Staying home while sick is one of the most important things you can do to help during this time. All of us have to work together to reduce the chance of transmission of this (or other) respiratory viruses.

If you have respiratory symptoms, please call your primary care provider’s office to be evaluated. If you have traveled recently to China, Italy, Japan, Iran, or South Korea, or think you may have been exposed to someone who tested positive for the novel coronavirus, please call your county health department.

We appreciate your patience and consideration. Thank you for helping us keep your family, friends and neighbors healthy.

What is 2019 Novel Coronavirus/COVID-19 and what are the symptoms?

COVID-19 is a respiratory illness that can spread from person-to-person. The virus that causes COVID-19 is a novel coronavirus that was first identified during an investigation into an outbreak in Wuhan, China, in late 2019 and has now been detected in more than 170 countries.

COVID-19 has similar symptoms to the flu, which include coughing, fever, sore throat and difficulty breathing.

This is an emerging and evolving situation. For the most updated guidance, symptoms and information, visit the CDC website.

How is COVID-19 spread? 

COVID-19 spreads between people who are in close contact with each other (within six feet) through respiratory droplets from coughs or sneezes. According to the CDC, there have not been documented cases of transmission of COVID-19 from surfaces contaminated with the virus. However, the CDC recommends cleaning visibly dirty surfaces followed by disinfection to help prevent COVID-19 and other viruses in homes and community settings.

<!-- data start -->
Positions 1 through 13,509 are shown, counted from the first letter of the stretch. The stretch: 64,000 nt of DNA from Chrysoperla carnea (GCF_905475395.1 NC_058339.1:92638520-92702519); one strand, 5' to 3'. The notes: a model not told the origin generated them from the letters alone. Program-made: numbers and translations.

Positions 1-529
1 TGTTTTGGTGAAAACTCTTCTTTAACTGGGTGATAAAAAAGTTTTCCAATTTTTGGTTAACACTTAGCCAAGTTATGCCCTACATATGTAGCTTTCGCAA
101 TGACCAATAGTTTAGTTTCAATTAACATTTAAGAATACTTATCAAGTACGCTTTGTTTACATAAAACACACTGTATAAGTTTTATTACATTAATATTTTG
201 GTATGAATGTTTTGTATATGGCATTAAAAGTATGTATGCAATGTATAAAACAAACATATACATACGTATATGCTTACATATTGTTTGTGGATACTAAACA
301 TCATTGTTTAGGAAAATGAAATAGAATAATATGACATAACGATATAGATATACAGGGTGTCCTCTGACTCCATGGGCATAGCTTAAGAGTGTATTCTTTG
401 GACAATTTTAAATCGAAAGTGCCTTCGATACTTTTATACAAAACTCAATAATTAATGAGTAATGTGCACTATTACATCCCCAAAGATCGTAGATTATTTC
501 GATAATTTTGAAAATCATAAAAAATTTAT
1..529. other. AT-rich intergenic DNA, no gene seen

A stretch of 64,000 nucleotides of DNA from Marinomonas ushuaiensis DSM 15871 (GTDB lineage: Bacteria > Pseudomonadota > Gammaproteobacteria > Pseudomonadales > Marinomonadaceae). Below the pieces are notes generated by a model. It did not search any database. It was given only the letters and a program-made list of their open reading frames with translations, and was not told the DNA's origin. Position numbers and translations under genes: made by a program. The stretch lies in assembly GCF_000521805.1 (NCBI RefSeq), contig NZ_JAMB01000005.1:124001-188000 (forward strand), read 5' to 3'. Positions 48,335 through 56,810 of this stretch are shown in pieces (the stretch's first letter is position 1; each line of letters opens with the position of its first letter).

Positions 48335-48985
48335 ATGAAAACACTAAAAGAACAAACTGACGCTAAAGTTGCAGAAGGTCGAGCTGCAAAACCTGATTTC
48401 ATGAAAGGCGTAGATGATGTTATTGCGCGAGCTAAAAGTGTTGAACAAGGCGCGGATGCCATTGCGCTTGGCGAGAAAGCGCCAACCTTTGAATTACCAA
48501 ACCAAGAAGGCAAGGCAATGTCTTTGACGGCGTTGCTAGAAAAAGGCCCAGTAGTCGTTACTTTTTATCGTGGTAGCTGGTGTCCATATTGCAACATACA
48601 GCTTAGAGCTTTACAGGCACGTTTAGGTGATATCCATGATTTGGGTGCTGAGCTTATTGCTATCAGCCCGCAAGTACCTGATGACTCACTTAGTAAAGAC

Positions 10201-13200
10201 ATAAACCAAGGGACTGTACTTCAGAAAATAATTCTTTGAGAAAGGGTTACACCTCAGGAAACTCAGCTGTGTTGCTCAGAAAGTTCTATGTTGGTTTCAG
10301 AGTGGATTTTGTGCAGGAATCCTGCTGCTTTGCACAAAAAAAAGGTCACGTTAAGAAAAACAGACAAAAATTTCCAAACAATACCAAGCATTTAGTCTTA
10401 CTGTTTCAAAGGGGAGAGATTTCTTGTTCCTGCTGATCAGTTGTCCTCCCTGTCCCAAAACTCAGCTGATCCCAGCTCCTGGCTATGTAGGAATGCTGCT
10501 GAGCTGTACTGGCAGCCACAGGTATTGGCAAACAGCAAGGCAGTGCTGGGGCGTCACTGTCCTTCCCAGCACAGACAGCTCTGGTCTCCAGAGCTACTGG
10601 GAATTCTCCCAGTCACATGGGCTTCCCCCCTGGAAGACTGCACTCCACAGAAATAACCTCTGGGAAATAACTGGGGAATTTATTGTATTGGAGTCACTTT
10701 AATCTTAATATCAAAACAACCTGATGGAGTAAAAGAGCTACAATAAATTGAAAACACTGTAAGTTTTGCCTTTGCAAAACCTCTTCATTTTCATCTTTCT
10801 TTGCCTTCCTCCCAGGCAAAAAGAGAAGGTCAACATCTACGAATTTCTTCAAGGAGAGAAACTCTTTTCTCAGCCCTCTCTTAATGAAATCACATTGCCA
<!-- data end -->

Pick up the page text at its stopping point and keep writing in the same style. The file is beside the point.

Are symptoms of COVID-19 different in children than in adults?

The symptoms of COVID-19 are similar in children and adults, though children who have tested positive have generally exhibited milder symptoms. The CDC says it’s unknown whether children with underlying medical conditions and special health care needs might be at higher risk, however.

What if I think I have symptoms of COVID-19 and want testing?

If you have symptoms of COVID-19 – with or without recent travel to China, South Korea, Japan, Italy or Iran – please call your health care provider to see if further screening is necessary before you arrive at one of our locations. By calling in advance, your provider can take your health history over the phone and, if needed, work with the appropriate state officials to determine if you require testing. In most cases, outpatient management with self-isolation at home is the best way to manage COVID-19 symptoms.

When should I go to the Emergency Department?

Only patients with fever, cough or shortness of breath and symptoms such as rapid heart rate, low blood pressure, high or very low temperatures, confusion, trouble breathing or severe dehydration should seek medical care in the ED. Call ahead to tell the ED that you are coming so we can be prepared for your arrival.

If I am a high-risk individual, how should I protect myself? 

In order to reduce your risk of exposure to COVID-19, we recommend taking several precautions. Learn more on Coronavirus and high-risk individuals.

How does COVID-19 impact your pregnancy and baby?

As with many other things, your immune system changes during pregnancy. This is normal, but it can increase your risk for contracting viruses and developing complications. Unfortunately, little is known about COVID-19’s effect on pregnant women and infants. Based on experiences from other coronaviruses, pregnant women may be at higher risk of severe respiratory illness, morbidity, or death as compared with the general population.